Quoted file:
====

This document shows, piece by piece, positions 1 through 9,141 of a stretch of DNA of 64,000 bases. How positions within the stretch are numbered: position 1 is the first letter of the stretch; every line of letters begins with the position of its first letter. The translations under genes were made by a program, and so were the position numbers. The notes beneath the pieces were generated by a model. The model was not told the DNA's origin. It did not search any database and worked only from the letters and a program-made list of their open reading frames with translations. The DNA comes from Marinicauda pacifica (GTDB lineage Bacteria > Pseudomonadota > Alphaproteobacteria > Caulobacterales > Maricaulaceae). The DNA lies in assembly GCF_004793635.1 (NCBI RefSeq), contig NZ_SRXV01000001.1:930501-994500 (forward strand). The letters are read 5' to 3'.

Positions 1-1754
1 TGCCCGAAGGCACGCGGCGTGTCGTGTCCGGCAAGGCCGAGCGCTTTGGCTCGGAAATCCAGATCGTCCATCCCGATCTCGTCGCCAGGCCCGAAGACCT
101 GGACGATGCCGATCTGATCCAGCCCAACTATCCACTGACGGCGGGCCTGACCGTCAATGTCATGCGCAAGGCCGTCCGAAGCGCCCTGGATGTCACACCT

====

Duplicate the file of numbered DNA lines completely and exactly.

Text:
This document shows, piece by piece, positions 1 through 9,141 of a stretch of DNA of 64,000 bases. How positions within the stretch are numbered: position 1 is the first letter of the stretch; every line of letters begins with the position of its first letter. The translations under genes were made by a program, and so were the position numbers. The notes beneath the pieces were generated by a model. The model was not told the DNA's origin. It did not search any database and worked only from the letters and a program-made list of their open reading frames with translations. The DNA comes from Marinicauda pacifica (GTDB lineage Bacteria > Pseudomonadota > Alphaproteobacteria > Caulobacterales > Maricaulaceae). The DNA lies in assembly GCF_004793635.1 (NCBI RefSeq), contig NZ_SRXV01000001.1:930501-994500 (forward strand). The letters are read 5' to 3'.

Positions 1-1754
1 TGCCCGAAGGCACGCGGCGTGTCGTGTCCGGCAAGGCCGAGCGCTTTGGCTCGGAAATCCAGATCGTCCATCCCGATCTCGTCGCCAGGCCCGAAGACCT
101 GGACGATGCCGATCTGATCCAGCCCAACTATCCACTGACGGCGGGCCTGACCGTCAATGTCATGCGCAAGGCCGTCCGAAGCGCCCTGGATGTCACACCT